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    Quote Originally Posted by gagarin View Post
    Why don't you autoclave wort in Erlenmayer flasks directly?
    To leave the trub behind in the media bottles
    I hope I encouraged you!

  5. #20
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    Propagating from Yeast Lab Pitch industry standard

    Yeast,

    Fabulous post!

    We are a smallish brewery with fairly large fermentation tanks so we want to grow up our pitches that we buy locally. We do not have a lab nor time available to propagate using flasks. Basically, we want to skip the beginning steps of your SOPs and get right into the 3 bbl propagator.

    We just acquired a 200 gal. tank that we want to dedicate as a yeast propagation vessel. We have HEPA air filters and will attach an aeration stone to the bottom outlet.

    Question: If we buy industry standard pitches from our local yeast lab at 7 mill. cells / ml and pitch 4 liters of that into 100 gallons of 12 P. wort (with aeration), can we expect the same 10 fold increase in cell count that you got from your higher density 4 L pitches? If not, what kind of cell density can we expect using these types of pitches?

    Thanks for any input!
    Scott Swygert
    Founder - Honky Tonk Brewing Co.

  6. #21
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    Quote Originally Posted by Swags View Post
    Yeast,

    Fabulous post!

    We are a smallish brewery with fairly large fermentation tanks so we want to grow up our pitches that we buy locally. We do not have a lab nor time available to propagate using flasks. Basically, we want to skip the beginning steps of your SOPs and get right into the 3 bbl propagator.

    We just acquired a 200 gal. tank that we want to dedicate as a yeast propagation vessel. We have HEPA air filters and will attach an aeration stone to the bottom outlet.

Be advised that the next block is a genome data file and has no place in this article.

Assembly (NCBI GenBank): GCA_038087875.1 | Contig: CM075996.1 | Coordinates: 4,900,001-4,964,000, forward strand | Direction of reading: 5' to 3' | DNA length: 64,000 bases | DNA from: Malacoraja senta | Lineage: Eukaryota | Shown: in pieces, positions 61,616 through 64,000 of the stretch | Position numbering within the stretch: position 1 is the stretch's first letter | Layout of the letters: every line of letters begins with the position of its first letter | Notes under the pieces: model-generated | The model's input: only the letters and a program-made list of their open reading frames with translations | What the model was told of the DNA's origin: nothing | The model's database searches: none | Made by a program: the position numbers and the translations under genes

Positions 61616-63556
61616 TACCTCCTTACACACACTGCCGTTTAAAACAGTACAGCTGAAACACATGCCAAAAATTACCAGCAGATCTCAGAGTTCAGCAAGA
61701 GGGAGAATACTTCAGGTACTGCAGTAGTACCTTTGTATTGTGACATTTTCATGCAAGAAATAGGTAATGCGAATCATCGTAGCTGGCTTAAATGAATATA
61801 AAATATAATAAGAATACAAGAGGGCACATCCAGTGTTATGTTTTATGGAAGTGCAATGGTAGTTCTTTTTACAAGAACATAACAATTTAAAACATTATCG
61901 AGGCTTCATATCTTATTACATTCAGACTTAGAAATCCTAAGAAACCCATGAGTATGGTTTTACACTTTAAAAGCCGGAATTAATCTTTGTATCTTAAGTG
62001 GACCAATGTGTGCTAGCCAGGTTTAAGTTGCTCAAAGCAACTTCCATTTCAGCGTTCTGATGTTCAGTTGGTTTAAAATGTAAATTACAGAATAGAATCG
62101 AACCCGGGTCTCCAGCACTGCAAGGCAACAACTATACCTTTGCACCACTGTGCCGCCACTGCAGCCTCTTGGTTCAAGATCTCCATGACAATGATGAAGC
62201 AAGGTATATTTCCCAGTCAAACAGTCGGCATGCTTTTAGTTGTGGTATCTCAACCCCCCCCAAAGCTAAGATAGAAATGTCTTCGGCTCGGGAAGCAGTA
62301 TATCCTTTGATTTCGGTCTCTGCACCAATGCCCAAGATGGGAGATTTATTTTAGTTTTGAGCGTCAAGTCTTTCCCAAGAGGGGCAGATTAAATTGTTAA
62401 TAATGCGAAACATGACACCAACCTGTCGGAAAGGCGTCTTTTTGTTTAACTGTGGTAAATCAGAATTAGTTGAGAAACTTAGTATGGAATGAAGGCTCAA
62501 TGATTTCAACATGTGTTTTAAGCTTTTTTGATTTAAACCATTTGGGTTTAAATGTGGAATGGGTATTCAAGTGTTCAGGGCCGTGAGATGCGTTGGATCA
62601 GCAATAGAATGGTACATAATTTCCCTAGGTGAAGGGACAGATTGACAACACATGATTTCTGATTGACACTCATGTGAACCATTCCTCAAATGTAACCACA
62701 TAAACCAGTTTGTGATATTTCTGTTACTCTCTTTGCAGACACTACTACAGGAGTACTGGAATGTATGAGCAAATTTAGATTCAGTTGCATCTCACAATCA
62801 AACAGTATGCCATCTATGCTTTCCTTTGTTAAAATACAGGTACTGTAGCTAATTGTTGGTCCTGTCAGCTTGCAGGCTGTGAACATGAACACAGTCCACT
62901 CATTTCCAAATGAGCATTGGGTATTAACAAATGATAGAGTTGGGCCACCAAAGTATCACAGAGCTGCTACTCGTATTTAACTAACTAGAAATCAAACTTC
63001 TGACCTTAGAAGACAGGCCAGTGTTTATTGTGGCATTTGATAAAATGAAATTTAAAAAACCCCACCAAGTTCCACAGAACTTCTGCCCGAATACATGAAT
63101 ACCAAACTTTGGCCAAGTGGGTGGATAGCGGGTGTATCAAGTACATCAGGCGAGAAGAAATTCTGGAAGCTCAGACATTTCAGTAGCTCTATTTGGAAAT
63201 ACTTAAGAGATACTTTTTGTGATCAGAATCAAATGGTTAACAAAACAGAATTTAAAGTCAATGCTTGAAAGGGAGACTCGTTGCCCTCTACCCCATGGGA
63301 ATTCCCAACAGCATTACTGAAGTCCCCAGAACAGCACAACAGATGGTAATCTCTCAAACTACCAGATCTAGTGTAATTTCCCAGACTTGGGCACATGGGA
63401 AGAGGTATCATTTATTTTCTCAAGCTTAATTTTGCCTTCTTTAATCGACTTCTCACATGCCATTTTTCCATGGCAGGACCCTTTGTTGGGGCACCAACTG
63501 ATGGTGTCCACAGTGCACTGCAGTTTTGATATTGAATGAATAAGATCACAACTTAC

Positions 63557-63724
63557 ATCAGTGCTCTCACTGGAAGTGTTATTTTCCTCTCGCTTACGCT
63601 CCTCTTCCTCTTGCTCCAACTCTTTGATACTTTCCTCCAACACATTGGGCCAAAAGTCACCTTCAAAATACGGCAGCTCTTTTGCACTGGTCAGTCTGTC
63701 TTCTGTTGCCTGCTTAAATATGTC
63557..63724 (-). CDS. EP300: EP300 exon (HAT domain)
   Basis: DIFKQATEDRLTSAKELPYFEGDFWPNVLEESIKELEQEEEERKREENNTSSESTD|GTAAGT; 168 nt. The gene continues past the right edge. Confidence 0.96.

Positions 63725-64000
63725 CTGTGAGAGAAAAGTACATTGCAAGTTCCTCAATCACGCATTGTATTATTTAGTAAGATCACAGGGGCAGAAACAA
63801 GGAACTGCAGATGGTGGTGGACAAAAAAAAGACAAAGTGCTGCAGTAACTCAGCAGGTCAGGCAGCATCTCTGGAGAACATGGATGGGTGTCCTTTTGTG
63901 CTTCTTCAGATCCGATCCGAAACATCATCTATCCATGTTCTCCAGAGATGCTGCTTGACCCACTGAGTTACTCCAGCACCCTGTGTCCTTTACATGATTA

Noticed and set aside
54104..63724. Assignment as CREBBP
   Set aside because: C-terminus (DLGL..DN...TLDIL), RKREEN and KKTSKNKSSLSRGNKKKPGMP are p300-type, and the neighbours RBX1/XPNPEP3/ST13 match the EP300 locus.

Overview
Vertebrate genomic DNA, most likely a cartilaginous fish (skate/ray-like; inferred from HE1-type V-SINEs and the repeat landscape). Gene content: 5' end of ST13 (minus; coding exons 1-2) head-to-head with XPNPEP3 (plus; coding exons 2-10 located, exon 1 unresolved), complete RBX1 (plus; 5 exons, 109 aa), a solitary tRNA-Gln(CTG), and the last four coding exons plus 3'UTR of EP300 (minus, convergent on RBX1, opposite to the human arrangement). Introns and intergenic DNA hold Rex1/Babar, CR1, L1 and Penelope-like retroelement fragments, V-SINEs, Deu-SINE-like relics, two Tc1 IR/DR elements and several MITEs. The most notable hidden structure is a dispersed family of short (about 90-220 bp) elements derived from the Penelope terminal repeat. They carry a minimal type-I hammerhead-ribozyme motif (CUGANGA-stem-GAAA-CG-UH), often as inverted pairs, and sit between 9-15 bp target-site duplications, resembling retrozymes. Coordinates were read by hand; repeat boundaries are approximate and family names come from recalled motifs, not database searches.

Question: If we buy industry standard pitches from our local yeast lab at 7 mill. cells / ml and pitch 4 liters of that into 100 gallons of 12 P. wort (with aeration), can we expect the same 10 fold increase in cell count that you got from your higher density 4 L pitches? If not, what kind of cell density can we expect using these types of pitches?

    Thanks for any input!
    Two issues right off the bat.
    Can you trust the standard pitches you buy? Propagation was brought to the table to get away from problems with bought pitches.

    The other problem is inoculation of the prop tank with the bought pitch. Good luck achieving a completely aseptic transfer of all the bought yeast into the prop.
    At least the prop is aerobic so you won't necessarily grow anaerobic organisms, but wild yeast or even other brewery yeast can become an issue.
    This is why I went through the hassle of the lab side prop steps from dishes to flasks.

    Otherwise your plan checks out.
    I hope I encouraged you!

  7. #22
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    Nashville, TN
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    Propagating from Yeast Lab Pitch

    Thanks for your response.

    Our tank has a 6" TC opening on the top so my plan is to pour the 4 liters in through that opening. We'll try the flame method you showed in your photos.

    Also now considering running a small march pump as a recirculation method for a day or two after aerating for 24 hours.
    Scott Swygert
    Founder - Honky Tonk Brewing Co.

  8. #23
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    Quote Originally Posted by Swags View Post
    Thanks for your response.

    Our tank has a 6" TC opening on the top so my plan is to pour the 4 liters in through that opening. We'll try the flame method you showed in your photos.

    Also now considering running a small march pump as a recirculation method for a day or two after aerating for 24 hours.
    best of luck. It wouldn't be a bad idea to wear some gloves and a "I have the flu" face mask for this task. having a torch running in the area is a good idea just be careful about its location, don't melt anything. Even plastic bottles can have their openings flamed briefly.
    I hope I encouraged you!